Among other things, the panel found that Dean Bobby Braun gave overwhelming weight to Dr Montoya's only equivocal review letter, and completely discounted the letters from respected aerosol science experts as "not scholarly" or "not peer" [13]. Ironically, the aerosol scientists that CU is now boasting as the CU “experts” helping them deal with the COVID-19 pandemic, are less accomplished than those that recommended Dr. Montoya’s tenure. This egregious infringement of academic freedom is one of the most offensive assaults perpetrated by the CU administration. Non-scientists have stripped legitimate scholars of their credentials to deny the only Latinx female faculty in the college's history her promotion. This is extreme disregard for an entire scientific community and they have taken notice.

While Chancellor DiStefano has repeatedly defended the academic freedom of visiting conservative “scholar” John Eastman, who has levied conspiracy theories against Vice-President Kamala Harris and spread conspiracy theories about election fraud before the attempted coup on January 6, 2021 [15], DiStefano has not bothered to answer publicly about his disregard for the academic freedom of Dr Montoya. More egregious was the Chancellor's refusal to follow the recommendations of the P&T committee and conduct a new evaluation, essentially denying Dr Montoya a salary. Eastman, however, has been collecting a salary in spite of all his offenses.

These actions are definitely affecting the opinion that scholars and others have about the University of Colorado’s claims on Diversity, Equity and Inclusion. In the Black Lives Matter era, these actions will not go unnoticed.

How can you help?

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  1. A century later, CU officially remembers Lucile, Colorado Arts and Sciences Magazine.

  2. Drahl, Carmen. "A Conversation with Lupita Montoya." (2019): 1106-1107.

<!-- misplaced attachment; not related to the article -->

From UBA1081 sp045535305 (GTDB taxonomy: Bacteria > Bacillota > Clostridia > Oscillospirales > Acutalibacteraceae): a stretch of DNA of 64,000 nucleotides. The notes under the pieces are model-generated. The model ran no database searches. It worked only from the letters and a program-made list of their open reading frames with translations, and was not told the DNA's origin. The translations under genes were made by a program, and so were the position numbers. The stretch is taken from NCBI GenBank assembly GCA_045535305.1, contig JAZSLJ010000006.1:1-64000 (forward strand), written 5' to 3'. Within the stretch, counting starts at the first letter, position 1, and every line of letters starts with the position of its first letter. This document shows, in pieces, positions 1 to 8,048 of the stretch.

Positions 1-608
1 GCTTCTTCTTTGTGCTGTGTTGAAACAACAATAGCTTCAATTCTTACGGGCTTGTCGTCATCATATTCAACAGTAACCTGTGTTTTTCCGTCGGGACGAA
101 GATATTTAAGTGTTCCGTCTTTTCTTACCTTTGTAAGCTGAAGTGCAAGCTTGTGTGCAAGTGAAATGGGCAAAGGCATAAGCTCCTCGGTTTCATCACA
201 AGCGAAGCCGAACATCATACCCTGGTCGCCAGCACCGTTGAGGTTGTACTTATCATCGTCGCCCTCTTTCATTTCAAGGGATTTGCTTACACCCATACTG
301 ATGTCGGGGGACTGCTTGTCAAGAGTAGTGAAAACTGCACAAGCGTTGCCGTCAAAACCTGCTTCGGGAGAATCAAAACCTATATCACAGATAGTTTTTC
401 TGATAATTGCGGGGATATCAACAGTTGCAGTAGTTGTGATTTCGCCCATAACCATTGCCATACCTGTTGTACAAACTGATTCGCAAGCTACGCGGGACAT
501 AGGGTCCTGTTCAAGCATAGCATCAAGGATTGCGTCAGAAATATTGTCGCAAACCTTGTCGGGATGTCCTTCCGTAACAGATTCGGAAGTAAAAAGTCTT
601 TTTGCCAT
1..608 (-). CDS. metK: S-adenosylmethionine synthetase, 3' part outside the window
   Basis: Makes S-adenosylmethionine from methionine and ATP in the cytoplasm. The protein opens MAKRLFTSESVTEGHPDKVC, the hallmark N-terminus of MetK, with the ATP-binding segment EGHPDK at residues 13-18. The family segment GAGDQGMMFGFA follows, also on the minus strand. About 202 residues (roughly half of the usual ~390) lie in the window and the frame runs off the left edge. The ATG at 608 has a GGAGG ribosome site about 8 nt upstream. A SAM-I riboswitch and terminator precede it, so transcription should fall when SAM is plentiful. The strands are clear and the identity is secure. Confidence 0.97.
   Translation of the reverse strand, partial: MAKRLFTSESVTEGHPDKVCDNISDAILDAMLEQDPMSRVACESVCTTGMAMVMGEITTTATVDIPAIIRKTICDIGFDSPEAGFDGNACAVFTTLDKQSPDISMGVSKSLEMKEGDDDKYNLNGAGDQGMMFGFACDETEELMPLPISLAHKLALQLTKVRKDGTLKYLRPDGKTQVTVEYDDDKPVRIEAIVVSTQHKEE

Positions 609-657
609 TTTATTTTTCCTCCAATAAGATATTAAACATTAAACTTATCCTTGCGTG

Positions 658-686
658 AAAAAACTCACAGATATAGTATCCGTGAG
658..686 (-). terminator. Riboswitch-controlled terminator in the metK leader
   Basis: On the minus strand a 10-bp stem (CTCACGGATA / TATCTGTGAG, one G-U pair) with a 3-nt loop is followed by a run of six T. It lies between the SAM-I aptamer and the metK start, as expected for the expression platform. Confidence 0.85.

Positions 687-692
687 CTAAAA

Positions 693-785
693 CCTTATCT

3. Aerosol Scientist in the Spotlight in the Spring 2020 American Association for Aerosol Research Newsletter 

  4. Nail salon workers suffer chemical exposures that can be like working at a garage or a refinery, The Conversation

  5. Lamplugh, Aaron, et al. "Occupational exposure to volatile organic compounds and health risks in Colorado nail salons." Environmental Pollution 249 (2019): 518-526.

  6. Champion, W. M., et al. "Perception, culture, and science: A framework to identify in-home heating options to improve indoor air quality in the Navajo Nation." Science of the Total Environment 580 (2017): 297-306.

  7. Escobedo, Luis E., et al. "Indoor air quality in Latino homes in Boulder, Colorado." Atmospheric Environment 92 (2014): 69-75.

  8. Montoya, Lupita D., et al. "Environmental Engineering for the 21st Century: Increasing Diversity and Community Participation to Achieve Environmental and Social Justice." Environmental Engineering Science (2020).

  9. Listen to Black, Latinx and Indigenous scholars in this pandemic, Dr Lupita Montoya in The Standford Daily

  10. Latina Engineer Denied Tenure at the University of Colorado Boulder, Latino Rebels

  11. A Latina Engineer Fights For A Review of Her Tenure Case, Diverse

  12. Latina Research Associate Alleges Tenure Blocking Discrimination at CU, KGNU News

  13. Latina-ex CU Boulder professor pursuing EEOC complaint over tenure denial, Daily Camera

  14. Former CU Boulder professor’s lawsuit alleges race, sex discrimination, Daily Camera

  15. Eastman Out, Inside Higher Ed